Go Back   The Ford Barn > General Discussion > Model A (1928-31)

Sponsored Links (Register now to hide all advertisements)

Reply
 
Thread Tools Display Modes
Old 09-19-2020, 02:02 PM   #1
fred93
Senior Member
 
fred93's Avatar
 
Join Date: Nov 2010
Location: SPRUCE PINE NC
Posts: 435
Default Ignition timing question

I will be checking and adjusting (if needed) a friends 30 Coupe ignition timing.

I have read Les Andrews section on timing and I have read many posts here until my eyes started to cross!

My question is: If the timing has been set-up correctly what should I see when using a timing light when the lever is all the way up and also all the way down?
__________________
Why is there never enough time to do it right, but always enough time to do it over!!!
fred93 is offline   Reply With Quote
Old 09-19-2020, 02:18 PM   #2
Dick M
Senior Member
 
Dick M's Avatar
 
Join Date: May 2010
Location: hidden valley lake, ca
Posts: 357
Send a message via Yahoo to Dick M
Default Re: Ignition timing question

If you are asking what you will see with a regular timing light, you will probably see nothing. If you are asking what you will see with a grounded test light attached to the closed point arm, with the ignition on, the spark advance rod all the way up, and number 1 cylinder is at top dead center, you should not see the test light lit. If that is the case, with the ignition on and a grounded test light attached to the closed point arm, begin to bring down the spark advance rod. The test light should come on when the spark advance is down about 1 or 2 clicks. If that is the case, you ae good to go on the timing. If that is not the case, follow Les Andrews timing method. All of this is done with the timing pin in the dimple of the cam gear.
Dick M is offline   Reply With Quote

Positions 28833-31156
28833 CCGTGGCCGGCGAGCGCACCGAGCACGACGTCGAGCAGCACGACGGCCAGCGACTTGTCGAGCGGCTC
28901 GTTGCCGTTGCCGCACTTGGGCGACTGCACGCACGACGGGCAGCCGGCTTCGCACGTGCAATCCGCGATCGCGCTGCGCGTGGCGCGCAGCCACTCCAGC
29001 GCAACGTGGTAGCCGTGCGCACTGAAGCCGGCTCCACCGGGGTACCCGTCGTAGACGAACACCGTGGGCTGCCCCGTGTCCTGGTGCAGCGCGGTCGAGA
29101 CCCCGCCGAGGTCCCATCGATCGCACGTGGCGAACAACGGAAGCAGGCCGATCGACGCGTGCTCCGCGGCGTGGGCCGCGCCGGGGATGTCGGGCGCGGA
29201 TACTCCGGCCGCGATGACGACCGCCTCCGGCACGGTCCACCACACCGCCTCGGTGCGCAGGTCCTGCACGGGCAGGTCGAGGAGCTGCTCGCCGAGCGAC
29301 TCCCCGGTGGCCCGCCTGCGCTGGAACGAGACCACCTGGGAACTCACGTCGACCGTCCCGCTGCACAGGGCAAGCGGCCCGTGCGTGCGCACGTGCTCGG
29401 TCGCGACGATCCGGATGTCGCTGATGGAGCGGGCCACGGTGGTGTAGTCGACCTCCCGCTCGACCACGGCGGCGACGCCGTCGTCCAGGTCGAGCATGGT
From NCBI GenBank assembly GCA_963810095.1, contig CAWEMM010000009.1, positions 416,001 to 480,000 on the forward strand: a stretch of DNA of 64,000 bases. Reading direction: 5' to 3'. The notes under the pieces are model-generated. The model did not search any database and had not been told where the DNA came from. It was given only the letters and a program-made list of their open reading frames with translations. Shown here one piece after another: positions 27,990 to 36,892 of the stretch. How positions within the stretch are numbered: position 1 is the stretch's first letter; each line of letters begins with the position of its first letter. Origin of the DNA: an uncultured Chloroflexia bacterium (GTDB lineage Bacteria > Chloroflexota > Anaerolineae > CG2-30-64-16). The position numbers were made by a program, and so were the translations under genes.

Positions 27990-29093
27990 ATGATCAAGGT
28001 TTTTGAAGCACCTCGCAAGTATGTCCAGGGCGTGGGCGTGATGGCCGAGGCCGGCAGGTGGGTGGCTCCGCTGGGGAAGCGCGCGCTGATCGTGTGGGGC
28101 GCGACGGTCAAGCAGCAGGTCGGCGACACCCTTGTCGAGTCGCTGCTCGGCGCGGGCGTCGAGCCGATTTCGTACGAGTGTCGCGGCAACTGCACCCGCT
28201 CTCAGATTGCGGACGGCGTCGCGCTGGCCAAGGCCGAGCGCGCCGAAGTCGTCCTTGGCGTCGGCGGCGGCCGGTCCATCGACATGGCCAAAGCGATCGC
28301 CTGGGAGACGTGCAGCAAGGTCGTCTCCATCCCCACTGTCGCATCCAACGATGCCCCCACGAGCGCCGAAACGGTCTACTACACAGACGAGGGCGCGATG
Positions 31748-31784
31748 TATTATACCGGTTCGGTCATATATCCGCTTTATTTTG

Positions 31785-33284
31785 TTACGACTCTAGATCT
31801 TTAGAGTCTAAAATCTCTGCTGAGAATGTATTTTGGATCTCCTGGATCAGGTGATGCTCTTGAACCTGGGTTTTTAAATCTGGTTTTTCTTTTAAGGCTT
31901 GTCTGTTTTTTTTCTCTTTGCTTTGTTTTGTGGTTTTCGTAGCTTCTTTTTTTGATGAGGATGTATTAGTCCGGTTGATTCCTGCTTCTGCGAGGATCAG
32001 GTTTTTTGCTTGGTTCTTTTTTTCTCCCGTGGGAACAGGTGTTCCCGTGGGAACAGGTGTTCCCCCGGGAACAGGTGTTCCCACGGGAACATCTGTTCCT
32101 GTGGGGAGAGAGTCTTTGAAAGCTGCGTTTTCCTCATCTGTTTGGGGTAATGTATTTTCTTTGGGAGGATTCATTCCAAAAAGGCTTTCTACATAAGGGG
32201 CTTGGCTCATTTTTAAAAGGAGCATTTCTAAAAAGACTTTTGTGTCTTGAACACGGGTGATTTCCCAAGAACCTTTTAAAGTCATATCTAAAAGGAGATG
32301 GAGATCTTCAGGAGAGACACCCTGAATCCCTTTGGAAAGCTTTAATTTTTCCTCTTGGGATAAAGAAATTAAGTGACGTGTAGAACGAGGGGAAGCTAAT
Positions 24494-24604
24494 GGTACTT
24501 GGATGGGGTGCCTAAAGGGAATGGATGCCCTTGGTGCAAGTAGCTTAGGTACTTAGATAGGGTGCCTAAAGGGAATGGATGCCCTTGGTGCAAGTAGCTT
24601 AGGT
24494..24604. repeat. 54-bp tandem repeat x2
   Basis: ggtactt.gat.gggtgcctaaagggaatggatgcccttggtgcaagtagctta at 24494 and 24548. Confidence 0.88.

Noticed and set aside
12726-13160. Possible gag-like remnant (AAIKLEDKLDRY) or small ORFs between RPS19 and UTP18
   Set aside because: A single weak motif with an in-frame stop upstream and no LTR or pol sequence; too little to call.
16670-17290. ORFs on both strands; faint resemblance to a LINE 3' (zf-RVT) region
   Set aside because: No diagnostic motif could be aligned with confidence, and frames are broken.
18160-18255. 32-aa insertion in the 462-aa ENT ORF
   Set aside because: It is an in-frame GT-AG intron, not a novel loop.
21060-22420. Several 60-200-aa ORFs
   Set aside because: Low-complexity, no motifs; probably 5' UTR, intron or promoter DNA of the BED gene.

Sponsored Links (Register now to hide all advertisements)
Old 09-19-2020, 03:24 PM   #3
Patrick L.
Senior Member
 
Patrick L.'s Avatar
 
Join Date: May 2010
Location: Upstate NY and western Florida
Posts: 5,892
Default Re: Ignition timing question

Timing light ?

It would depend on the type of timing light or if you have a timing strip and pointer set up somewhere.

But, timing should be 0 to close to 40.
Patrick L. is offline   Reply With Quote
Old 09-19-2020, 03:26 PM   #4
Jim/GA
Senior Member
 
Jim/GA's Avatar
 
Join Date: May 2010
Location: Young Harris, GA
Posts: 1,612
Default Re: Ignition timing question

The procedure and the observations (what to look for in the light) that Dick M posts is correct. Spot on.

I help lots of people "time" their Model A engines and the most common error I find (the reason they have contacted me) is that they have confused in their head if they want the light on or off with the spark lever all the way up. So instead of having it OFF with lever at the top, and come ON with 2 or 3 clicks, they have it ON at the top, going OFF with a few clicks. That is backwards! When they do that, they are on the wrong side of the cam lobe and the timing is way off.